Infant Motrin contains tiny specks, defective products recalled

What if the medicine you were giving your young child to lower her fever actually injured her? That’s the risk that Florida parents are taking when they give their children certain lots of Infant Motrin. The medicine’s manufacturer, Johnson & Johnson, has recalled 200,000 bottles of the medicine because of the risk that they contain specks of plastic.

The defective products include three lots of Motrin Infants’ Drops Original Berry Flavor – DDB4S01, DCB3T01 and DDB4R01. The medicine – which is used to relieve fever, aches and pains in those under age 2 – has not affected anyone thus far. In fact, Johnson & Johnson is not even sure that the Infant Motrin contains the plastic. PTFE – used in Teflon – was found at the same manufacturing plant, but in a different product. Both products contain ibuprofen and Johnson & Johnson issued the recall to be safe.

The product is being taken off the shelves of retail stores across the country. Those who have purchase Infant Motrin with the affected lot numbers should discontinue use and request a refund from the company by calling 1-877-414-7709.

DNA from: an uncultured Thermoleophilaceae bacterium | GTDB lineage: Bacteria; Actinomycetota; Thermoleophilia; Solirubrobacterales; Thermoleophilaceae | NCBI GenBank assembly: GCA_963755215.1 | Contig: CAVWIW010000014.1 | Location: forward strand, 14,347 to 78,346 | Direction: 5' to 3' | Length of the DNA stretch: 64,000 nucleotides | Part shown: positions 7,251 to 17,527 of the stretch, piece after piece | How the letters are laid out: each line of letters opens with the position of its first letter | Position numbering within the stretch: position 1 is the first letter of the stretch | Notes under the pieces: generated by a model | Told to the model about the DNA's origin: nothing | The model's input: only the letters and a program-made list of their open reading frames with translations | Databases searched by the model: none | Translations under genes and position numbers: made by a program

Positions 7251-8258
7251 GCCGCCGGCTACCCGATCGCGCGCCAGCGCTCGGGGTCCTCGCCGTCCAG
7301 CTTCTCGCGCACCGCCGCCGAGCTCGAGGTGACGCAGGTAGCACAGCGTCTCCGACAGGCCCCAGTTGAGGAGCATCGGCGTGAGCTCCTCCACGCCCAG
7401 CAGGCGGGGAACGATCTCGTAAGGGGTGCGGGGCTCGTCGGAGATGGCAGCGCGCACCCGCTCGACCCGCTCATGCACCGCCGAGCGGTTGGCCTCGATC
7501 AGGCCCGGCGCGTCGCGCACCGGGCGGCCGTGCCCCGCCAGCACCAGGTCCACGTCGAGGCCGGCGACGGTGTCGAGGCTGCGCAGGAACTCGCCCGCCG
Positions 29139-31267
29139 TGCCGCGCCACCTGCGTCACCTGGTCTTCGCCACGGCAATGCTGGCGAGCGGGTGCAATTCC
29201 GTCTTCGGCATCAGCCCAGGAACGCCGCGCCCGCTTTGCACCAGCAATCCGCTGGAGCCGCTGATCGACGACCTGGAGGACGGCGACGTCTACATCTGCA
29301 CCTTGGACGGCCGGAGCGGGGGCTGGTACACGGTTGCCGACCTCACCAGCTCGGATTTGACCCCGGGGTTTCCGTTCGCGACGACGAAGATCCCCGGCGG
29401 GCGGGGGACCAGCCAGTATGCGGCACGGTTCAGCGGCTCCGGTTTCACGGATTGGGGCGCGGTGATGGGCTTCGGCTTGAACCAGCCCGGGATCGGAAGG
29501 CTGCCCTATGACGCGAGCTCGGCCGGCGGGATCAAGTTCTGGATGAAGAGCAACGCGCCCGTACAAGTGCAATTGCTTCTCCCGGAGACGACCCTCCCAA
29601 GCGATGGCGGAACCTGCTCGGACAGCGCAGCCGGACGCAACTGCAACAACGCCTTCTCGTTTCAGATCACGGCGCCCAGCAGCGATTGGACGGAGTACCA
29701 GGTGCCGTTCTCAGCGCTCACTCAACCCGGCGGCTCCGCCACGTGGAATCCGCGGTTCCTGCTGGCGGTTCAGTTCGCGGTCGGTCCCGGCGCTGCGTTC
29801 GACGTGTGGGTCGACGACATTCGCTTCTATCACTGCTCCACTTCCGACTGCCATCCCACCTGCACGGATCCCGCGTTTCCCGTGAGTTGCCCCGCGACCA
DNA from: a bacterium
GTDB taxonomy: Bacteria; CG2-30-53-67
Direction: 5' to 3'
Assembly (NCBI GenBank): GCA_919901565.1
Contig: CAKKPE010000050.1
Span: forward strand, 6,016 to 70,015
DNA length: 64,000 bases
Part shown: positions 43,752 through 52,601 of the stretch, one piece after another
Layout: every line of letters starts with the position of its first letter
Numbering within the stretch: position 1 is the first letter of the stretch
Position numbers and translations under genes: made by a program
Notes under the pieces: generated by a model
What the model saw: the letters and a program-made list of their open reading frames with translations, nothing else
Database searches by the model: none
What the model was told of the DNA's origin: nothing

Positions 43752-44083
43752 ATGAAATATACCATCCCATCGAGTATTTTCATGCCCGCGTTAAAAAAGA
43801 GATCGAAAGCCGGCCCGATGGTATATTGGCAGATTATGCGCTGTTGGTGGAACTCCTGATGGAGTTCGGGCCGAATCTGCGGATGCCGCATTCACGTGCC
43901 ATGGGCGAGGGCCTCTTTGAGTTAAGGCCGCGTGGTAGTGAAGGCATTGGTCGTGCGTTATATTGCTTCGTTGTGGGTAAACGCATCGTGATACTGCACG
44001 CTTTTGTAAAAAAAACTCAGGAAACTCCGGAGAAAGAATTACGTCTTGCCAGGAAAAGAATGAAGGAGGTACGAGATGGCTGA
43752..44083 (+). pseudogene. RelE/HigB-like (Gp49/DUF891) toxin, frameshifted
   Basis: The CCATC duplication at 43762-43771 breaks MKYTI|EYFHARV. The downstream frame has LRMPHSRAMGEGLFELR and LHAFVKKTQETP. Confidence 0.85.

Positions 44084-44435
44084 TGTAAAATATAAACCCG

This is not the first time Johnson & Johnson has issued recalls in recent history. So far, the company has recalled blood glucose meters, hip implants, oral contraceptives, K-Y Jelly and Children’s Tylenol. Johnson & Johnson has issued close to 40 product recalls since 2009.

Product liability issues can be very serious. It is very fortunate that nobody has died or become injured or ill from the plastic specks. Companies should exercise better control over their products to reduce the chance of this type of manufacturing mistake occurring in the future.

Manufacturers have a duty to create products that can be safely used by consumers. When these products become defective, the manufacturer can be held liable for any injuries or deaths. If you were injured by a product, contact a personal injury attorney to discuss your next steps.

CBS Los Angeles, “J&J recalls Infant Motrin due to tiny specks” No author given, Sep. 07, 2013